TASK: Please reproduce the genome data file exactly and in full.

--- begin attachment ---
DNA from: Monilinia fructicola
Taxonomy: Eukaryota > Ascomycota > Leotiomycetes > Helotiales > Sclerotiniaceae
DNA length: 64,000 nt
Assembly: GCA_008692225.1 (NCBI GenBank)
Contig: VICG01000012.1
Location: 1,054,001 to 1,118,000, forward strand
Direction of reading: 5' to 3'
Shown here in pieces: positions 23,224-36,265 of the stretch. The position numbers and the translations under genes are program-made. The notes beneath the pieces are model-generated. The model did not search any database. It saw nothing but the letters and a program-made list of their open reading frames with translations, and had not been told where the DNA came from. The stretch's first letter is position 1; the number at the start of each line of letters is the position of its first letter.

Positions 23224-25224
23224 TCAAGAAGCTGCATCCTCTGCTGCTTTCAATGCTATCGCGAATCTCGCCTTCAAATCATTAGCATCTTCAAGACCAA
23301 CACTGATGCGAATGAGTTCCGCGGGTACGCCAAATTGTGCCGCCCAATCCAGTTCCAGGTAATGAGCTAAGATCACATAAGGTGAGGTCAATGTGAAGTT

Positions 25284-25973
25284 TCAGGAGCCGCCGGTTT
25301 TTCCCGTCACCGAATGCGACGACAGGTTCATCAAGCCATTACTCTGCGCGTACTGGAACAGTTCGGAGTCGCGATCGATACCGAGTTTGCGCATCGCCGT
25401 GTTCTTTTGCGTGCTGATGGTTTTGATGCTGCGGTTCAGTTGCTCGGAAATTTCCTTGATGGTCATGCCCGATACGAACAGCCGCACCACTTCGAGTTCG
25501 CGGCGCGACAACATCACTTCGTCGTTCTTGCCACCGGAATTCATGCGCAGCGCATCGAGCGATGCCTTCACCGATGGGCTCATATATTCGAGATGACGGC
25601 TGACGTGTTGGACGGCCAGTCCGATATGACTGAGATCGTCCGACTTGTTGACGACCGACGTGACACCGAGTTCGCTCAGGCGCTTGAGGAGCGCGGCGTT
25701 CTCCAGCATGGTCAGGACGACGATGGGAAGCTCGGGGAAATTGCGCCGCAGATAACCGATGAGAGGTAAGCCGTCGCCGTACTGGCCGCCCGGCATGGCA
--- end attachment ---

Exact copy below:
DNA from: Monilinia fructicola
Taxonomy: Eukaryota > Ascomycota > Leotiomycetes > Helotiales > Sclerotiniaceae
DNA length: 64,000 nt
Assembly: GCA_008692225.1 (NCBI GenBank)
Contig: VICG01000012.1
Location: 1,054,001 to 1,118,000, forward strand
Direction of reading: 5' to 3'
Shown here in pieces: positions 23,224-36,265 of the stretch. The position numbers and the translations under genes are program-made. The notes beneath the pieces are model-generated. The model did not search any database. It saw nothing but the letters and a program-made list of their open reading frames with translations, and had not been told where the DNA came from. The stretch's first letter is position 1; the number at the start of each line of letters is the position of its first letter.

Positions 23224-25224
23224 TCAAGAAGCTGCATCCTCTGCTGCTTTCAATGCTATCGCGAATCTCGCCTTCAAATCATTAGCATCTTCAAGACCAA
23301 CACTGATGCGAATGAGTTCCGCGGGTACGCCAAATTGTGCCGCCCAATCCAGTTCCAGGTAATGAGCTAAGATCACATAAGGTGAGGTCAATGTGAAGTT

Positions 25284-25973
25284 TCAGGAGCCGCCGGTTT
25301 TTCCCGTCACCGAATGCGACGACAGGTTCATCAAGCCATTACTCTGCGCGTACTGGAACAGTTCGGAGTCGCGATCGATACCGAGTTTGCGCATCGCCGT
25401 GTTCTTTTGCGTGCTGATGGTTTTGATGCTGCGGTTCAGTTGCTCGGAAATTTCCTTGATGGTCATGCCCGATACGAACAGCCGCACCACTTCGAGTTCG
25501 CGGCGCGACAACATCACTTCGTCGTTCTTGCCACCGGAATTCATGCGCAGCGCATCGAGCGATGCCTTCACCGATGGGCTCATATATTCGAGATGACGGC
25601 TGACGTGTTGGACGGCCAGTCCGATATGACTGAGATCGTCCGACTTGTTGACGACCGACGTGACACCGAGTTCGCTCAGGCGCTTGAGGAGCGCGGCGTT
25701 CTCCAGCATGGTCAGGACGACGATGGGAAGCTCGGGGAAATTGCGCCGCAGATAACCGATGAGAGGTAAGCCGTCGCCGTACTGGCCGCCCGGCATGGCA